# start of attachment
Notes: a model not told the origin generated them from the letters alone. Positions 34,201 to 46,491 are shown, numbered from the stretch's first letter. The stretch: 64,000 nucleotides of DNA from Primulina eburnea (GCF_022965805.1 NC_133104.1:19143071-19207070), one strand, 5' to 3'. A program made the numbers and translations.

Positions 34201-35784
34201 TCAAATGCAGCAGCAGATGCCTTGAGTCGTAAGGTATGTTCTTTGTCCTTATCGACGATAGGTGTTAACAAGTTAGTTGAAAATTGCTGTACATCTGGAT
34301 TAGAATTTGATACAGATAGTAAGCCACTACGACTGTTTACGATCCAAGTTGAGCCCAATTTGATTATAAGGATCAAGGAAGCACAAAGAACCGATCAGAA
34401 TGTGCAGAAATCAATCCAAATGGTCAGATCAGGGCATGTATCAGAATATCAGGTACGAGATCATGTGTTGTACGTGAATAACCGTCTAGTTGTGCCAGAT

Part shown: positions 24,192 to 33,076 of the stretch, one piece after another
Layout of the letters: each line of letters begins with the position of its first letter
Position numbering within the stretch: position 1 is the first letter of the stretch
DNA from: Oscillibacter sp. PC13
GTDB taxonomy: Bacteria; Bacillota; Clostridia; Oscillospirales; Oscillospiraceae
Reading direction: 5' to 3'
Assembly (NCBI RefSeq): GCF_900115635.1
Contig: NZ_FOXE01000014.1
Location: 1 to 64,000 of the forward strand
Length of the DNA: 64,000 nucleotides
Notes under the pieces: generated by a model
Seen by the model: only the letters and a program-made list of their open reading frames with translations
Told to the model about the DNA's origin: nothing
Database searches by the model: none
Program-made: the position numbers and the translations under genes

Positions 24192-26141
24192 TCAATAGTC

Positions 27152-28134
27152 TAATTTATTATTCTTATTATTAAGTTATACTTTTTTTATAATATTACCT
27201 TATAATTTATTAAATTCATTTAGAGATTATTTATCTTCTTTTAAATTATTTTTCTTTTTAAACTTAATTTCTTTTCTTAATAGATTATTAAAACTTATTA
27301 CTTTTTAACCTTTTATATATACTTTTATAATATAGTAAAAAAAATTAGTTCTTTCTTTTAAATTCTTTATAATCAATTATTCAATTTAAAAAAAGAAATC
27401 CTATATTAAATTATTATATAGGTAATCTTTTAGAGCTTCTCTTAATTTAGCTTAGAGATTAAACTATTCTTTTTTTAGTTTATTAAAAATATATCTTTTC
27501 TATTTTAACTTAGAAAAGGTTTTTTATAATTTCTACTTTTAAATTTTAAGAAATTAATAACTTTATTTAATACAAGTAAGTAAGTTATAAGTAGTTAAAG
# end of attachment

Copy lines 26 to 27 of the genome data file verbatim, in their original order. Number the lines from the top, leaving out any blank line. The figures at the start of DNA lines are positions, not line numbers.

27301 CTTTTTAACCTTTTATATATACTTTTATAATATAGTAAAAAAAATTAGTTCTTTCTTTTAAATTCTTTATAATCAATTATTCAATTTAAAAAAAGAAATC
27401 CTATATTAAATTATTATATAGGTAATCTTTTAGAGCTTCTCTTAATTTAGCTTAGAGATTAAACTATTCTTTTTTTAGTTTATTAAAAATATATCTTTTC